Very sorry were they that they had parted with all their household furniture, for with the exception of the bed and table above mentioned they had none. "Mother wit," however, supplied them with the former, which were all arranged in the back part of the cabin, there being just room enough to allow two beds placed lengthwise and one crosswise, in between the others, with curtains of sheets to separate them. When nearing the terminus of their journey, in passing through one or two villages, they tried in vain to purchase some chairs, so they were forced for a time to use three-legged stools of their own construction. It was not very long before they were enabled to get a supply of the much-needed articles from a man who manufactured the splint-bottomed chairs. In the spring they moved to Monmouth, where they remained a year. The following autumn Mr. Johnson's parents, a brother and his wife, a sister (then a bride) and her husband. Eben H. Johnson, joined them. Leaving the women there all the men started off to look up some land in the Rock river country, of which they had heard much praise. Arriving in Palmyra they found a squatters claim belonging to the father of William Myres (more familiarly known as Prophet) which could be bought for a thousand dollars. As it was near the timber they considered it a desirable place to settle, so purchased it. afterward paying the government price of one dollar and a quarter per acre.

It is erroneously stated in the Lee County History of 1881 that Eben Johnson bought this claim, when in reality it was a joint investment of the party of live (two Masons and three Johnsons), each taking twenty acres.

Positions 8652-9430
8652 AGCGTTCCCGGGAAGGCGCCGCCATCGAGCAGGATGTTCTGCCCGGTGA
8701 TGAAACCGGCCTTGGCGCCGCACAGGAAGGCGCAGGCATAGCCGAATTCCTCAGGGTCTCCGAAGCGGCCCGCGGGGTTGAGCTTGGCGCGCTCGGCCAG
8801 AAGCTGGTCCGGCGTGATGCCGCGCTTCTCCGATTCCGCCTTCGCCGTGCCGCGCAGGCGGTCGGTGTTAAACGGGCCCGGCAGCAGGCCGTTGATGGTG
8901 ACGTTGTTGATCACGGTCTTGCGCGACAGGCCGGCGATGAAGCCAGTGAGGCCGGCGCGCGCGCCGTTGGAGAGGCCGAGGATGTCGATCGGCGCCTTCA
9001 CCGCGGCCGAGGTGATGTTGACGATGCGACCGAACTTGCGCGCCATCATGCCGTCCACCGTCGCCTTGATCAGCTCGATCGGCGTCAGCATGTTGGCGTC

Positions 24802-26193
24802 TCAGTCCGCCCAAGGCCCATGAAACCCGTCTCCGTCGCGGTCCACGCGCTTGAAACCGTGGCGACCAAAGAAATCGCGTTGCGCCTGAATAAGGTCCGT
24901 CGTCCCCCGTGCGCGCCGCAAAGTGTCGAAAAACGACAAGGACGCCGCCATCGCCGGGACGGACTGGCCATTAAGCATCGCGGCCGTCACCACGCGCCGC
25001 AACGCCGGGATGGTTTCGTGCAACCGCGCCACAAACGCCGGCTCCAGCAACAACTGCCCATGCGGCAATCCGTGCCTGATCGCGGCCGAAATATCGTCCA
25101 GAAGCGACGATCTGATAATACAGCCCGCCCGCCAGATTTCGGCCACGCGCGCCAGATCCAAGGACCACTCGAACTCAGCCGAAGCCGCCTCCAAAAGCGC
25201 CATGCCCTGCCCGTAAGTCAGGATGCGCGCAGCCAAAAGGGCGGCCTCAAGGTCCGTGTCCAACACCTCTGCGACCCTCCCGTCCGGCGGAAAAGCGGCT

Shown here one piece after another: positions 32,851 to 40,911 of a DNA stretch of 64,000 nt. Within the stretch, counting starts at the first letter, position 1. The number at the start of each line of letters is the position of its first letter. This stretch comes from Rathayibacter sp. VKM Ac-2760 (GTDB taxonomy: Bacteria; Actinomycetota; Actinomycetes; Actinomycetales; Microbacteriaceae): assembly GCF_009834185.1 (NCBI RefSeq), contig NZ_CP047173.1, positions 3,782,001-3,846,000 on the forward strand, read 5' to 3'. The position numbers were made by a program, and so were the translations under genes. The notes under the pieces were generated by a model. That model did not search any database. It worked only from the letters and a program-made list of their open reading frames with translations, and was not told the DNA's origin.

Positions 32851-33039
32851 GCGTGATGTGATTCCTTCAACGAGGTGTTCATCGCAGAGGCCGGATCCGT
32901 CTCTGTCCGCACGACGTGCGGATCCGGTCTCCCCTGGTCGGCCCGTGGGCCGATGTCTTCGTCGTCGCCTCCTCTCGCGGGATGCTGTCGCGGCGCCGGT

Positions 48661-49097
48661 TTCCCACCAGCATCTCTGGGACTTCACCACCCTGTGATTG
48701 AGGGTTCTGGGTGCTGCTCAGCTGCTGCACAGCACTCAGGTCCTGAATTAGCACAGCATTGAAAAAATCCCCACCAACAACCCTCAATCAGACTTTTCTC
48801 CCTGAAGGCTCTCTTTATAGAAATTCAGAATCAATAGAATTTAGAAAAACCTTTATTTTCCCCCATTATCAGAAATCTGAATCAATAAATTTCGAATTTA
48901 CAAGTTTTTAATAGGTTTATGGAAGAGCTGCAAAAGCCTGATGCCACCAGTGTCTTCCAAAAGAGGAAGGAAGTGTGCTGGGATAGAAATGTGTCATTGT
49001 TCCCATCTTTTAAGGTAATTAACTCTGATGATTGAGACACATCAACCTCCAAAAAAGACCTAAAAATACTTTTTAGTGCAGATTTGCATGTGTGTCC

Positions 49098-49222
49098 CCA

The spring of 1839 the remainder of the family left Monmouth in their wagons for Palmyra. With the exception of the very perilous fording of Green river, in which they narrowly escaped being capsized, they encountered nothing worthy of comment upon their trip. There were two log cabins on The Myres place, in which they all lived together for a time, then William Johnson with his family took possession of what was known as the "jumped claim," living there a year and a half. Later he bought or traded for some land .near where the church now stands. It was on this place my husband's eyes were first opened to the light of day.

They had bought some cattle while at Monmouth, and Mrs. Johnson supplied several customers with butter, which at that time was very scarce and brought a high price, as there were but few cattle in the country. They had been obliged to leave their business at Monmouth in an unsettled condition, and when Mr. Johnson returned to collect some accounts due him, he had to take in part payment a yoke of oxen, a large wooden rocking-chair, and a standard gridiron. In those days they were often forced to take whatever they could get. in payment of a debt when the money was not forthcoming The rocking-chair, however, was a very welcome addition to their store. These articles of furniture were highly prized on account of their scarcity, and were considered so great a luxury that less fortunate neighbors, in times of illness, came to ask the loan of them. How strange that appears to us in these days of ease and plenty. Mr. Johnson taught school the winters of 1841 and 1844. As this has been alluded to in another paper 1 will give it only this brief mention.

The latter part of the year 1842 death reaped a rich harvest in the family, four of its members being called to their rest between August and December. The fall of 1846 Mr. Johnson bought the farm in China town- ship afterward owned by Mr. Morris. Here they lived seven years. Mrs. Johnson tells me they lived a somewhat monotonous existence, the days being passed in sewing, spinning, knitting and the performance of manifold household duties, the evenings mainly devoted to reading. Mr. Johnson was for several years an agent of the American Tract Society, and in 1853 moved with his family to Chicago to take the position of general agent for the northwest for that society. He was ordained a minister of the Episcopal church in 1858, and continued in this good work until the time of his death in 1873. His wife is still living and at the age of eighty-two is a remarkably active woman, both in body and mind. (Recollections of Grace Everett Johnson)

Recollections of the Pioneers of Lee County by Inez Kennedy 1893